When does the age gap become too much?

We’ve talked a lot about age gaps on this site, but I have another question, when does the age gap become too much?
I was recently watching a TV show on Youtube, and the family had quite an interesting (though not uncommon) dynamic. The Mom and Dad were still together, though the Dad lived/worked in a different province, leaving the Mom with the kids. The eldest was a 11/12 year old boy, the middle was a 5 year old girl, and the youngest was a 1.5 year old boy. Because the Dad worked away from home and didn’t really live with them, the oldest son frequently had to help his mom out, almost acting like a father. Immediately noticing this dynamic I felt a little bad for the boy, but thought that he might actually enjoy it, until I found the next clip from the show where his parents took him to a psychologist, it was actually really interesting to watch the way the psychologist made the evaluation, as someone who likes that type of stuff.
He explained how he felt like he’d burden his mom if he said no when she asked for help with the kids, or if he were to say something like “oh this chair is uncomfortable”, so he’d never speak up about it unless it was unbearable.
Long story short, he was feeling very overloaded with everything he had to do in his day, saying that if he could be any animal for a day he’d pick a puppy because he could finally be the one being taken care of.
It made me wonder, is it inevitable for kids to feel like this in families with big age gaps? Is it just because of the amount of children? Is this an example of an age gap becoming “too much?”
If he were younger would less of the responsibility fall onto him as he wouldn’t be as capable taking care of the kids?
I know his dad working away from home is the major issue, but I also know this happens in families where everyone works and lives in the same place :blush: You hear a lot about oldest kids feeling like they lost their childhood having to act as a parernt, and that’s what I’m curious about!
I’d love to hear your thoughts on this as parents or as children! This is just one situation with several factors at play, but I am curious about more personal experiences!

I actually think the boy’s feeling would be less due to the age gap and more due to the long absences of his father. I don’t think of the dad working away from home as background context so much as a pivotal central factor in this boy’s life. [name_m]Even[/name_m] without the baby, the mother would be under extra burden running the home mostly on her own, missing her husband’s help and companionship, and needing more help from her oldest.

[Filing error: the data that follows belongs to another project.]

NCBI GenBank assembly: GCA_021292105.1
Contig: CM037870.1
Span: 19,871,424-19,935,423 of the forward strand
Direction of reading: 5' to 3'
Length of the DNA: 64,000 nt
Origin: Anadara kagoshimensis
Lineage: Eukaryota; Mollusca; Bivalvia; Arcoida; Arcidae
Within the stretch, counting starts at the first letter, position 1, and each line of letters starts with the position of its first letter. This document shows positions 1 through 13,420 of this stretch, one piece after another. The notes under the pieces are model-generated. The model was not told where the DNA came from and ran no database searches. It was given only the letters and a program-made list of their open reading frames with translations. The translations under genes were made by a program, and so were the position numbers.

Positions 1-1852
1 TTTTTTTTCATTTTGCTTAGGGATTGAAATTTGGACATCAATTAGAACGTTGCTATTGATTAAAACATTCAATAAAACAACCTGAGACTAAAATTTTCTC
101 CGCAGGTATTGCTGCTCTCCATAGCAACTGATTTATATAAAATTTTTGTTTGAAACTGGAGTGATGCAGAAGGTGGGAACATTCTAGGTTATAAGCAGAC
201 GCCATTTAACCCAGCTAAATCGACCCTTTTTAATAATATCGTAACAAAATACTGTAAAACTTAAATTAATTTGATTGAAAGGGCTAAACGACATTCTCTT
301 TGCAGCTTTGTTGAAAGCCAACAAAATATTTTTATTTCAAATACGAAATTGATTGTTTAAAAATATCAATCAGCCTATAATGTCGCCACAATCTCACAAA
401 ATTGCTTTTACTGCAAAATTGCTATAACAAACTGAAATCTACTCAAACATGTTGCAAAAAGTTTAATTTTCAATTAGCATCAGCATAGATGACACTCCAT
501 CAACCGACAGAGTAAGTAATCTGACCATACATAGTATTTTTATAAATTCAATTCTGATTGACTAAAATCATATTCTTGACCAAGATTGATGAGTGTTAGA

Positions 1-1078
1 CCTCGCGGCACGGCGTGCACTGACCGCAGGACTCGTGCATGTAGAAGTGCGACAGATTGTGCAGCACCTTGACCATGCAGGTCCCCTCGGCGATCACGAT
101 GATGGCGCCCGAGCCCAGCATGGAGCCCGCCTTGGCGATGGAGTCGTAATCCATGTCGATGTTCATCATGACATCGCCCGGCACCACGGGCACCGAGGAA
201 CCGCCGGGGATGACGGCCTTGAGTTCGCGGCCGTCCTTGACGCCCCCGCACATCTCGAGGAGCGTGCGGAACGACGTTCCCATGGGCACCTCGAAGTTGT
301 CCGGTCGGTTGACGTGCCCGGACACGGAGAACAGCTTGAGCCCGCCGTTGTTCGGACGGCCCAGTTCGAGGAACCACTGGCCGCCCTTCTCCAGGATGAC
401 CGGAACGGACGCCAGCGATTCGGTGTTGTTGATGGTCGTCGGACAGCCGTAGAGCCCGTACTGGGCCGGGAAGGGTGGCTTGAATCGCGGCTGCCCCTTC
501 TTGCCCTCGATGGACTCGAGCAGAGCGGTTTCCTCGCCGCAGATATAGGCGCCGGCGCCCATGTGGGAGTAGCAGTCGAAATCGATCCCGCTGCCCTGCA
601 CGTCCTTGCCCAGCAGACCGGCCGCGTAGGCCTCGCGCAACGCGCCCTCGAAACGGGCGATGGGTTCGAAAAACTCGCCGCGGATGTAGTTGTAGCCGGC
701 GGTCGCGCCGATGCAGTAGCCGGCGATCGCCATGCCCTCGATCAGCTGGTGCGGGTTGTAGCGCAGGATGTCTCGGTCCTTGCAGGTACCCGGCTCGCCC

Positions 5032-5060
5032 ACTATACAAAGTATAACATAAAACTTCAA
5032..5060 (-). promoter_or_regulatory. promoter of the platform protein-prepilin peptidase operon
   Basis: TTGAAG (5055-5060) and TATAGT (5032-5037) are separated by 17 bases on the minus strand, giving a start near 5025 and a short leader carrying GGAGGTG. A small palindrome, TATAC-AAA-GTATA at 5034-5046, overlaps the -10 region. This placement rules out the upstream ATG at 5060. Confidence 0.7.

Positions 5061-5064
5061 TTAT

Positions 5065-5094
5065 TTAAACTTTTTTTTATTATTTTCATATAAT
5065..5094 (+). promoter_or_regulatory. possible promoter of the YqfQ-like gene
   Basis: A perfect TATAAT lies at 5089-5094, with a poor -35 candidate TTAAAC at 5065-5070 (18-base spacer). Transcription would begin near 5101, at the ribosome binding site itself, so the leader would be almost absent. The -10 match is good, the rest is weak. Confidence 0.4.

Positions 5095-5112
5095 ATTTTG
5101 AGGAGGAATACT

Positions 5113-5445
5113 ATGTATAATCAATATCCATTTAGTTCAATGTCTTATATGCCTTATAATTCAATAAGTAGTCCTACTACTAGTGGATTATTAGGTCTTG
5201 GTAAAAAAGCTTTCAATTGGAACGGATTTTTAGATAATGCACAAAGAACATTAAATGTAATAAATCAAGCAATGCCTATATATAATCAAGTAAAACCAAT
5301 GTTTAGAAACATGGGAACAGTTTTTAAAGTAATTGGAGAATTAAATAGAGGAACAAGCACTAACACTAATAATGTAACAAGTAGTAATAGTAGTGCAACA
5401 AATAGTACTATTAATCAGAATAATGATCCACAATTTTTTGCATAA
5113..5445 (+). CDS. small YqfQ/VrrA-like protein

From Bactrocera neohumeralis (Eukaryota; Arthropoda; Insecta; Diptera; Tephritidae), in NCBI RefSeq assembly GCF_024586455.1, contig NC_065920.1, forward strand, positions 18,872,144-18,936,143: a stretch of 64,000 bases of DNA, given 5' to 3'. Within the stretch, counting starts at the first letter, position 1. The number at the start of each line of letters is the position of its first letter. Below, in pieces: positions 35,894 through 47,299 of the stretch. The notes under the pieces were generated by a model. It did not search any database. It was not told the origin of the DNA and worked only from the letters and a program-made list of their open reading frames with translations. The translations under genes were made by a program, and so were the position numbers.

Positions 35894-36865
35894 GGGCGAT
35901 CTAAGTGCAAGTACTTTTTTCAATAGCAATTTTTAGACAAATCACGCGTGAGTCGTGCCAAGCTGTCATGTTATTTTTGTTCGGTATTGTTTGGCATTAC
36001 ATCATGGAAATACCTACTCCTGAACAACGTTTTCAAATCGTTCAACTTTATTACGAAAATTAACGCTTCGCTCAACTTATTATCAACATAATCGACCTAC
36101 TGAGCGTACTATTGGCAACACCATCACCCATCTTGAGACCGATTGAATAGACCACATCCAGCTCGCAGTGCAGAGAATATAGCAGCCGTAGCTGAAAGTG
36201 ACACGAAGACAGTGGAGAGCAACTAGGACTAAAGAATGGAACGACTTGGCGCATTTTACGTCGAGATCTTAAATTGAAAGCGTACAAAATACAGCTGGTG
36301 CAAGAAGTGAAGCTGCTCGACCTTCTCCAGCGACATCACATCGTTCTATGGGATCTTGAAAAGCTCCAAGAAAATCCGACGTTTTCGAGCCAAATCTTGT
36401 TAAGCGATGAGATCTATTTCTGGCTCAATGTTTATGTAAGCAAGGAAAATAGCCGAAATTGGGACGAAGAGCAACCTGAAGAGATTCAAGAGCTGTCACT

Families work best together! It’s so hard on the whole family when the provider is taken away a lot. We have been through some tough seasons from that.

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[name_m]Just[/name_m] re reading your post again and seeing that this Dad lives apart from the rest of the family — yeah I’m doubling down on my above comment! :stuck_out_tongue: this is such a red flag for this whole family’s emotional health. If I knew this family, and if I had any trust from them; I would beg them to find a new work situation that lets the man be a present husband and father. I truly don’t think the age gap is tue issue here at all! The hardship is that this is a single parent household.

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I agree with this, though I do wonder if it would’ve been different if he was younger as well. Like maybe 7? He wouldn’t be as capable of taking care of his younger siblings, so the Mom couldn’t rely on him as much.

I should mention that he works in a job that he has to be away from the family, as the Mom works in the town with the kids as an actress, and the son has soccer in the town they live in! I myself thought it was quite a recipe for disaster though :rofl:

To me, that sounds more like an age gap mixed with an almost-entirely single-parent household. I’m sure it differs for every family, of course, so I don’t think there’s really a blanket answer for whether or when the age gap becomes too much. I know a friend from school who’s the youngest (by about 15 years) to his five siblings. He’s quite estranged from many of his siblings, but as he’s got two seemingly quite present parents who didn’t work far from home when he was growing up, they never had their older children helping to raise their youngest. All depends, I’d say!

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That’s true, maybe that would drive the parents toward finding a different method to cope both the situation— if not the Dad changing jobs or moving to his current job, perhaps moving closer to family or hiring a mothers helper.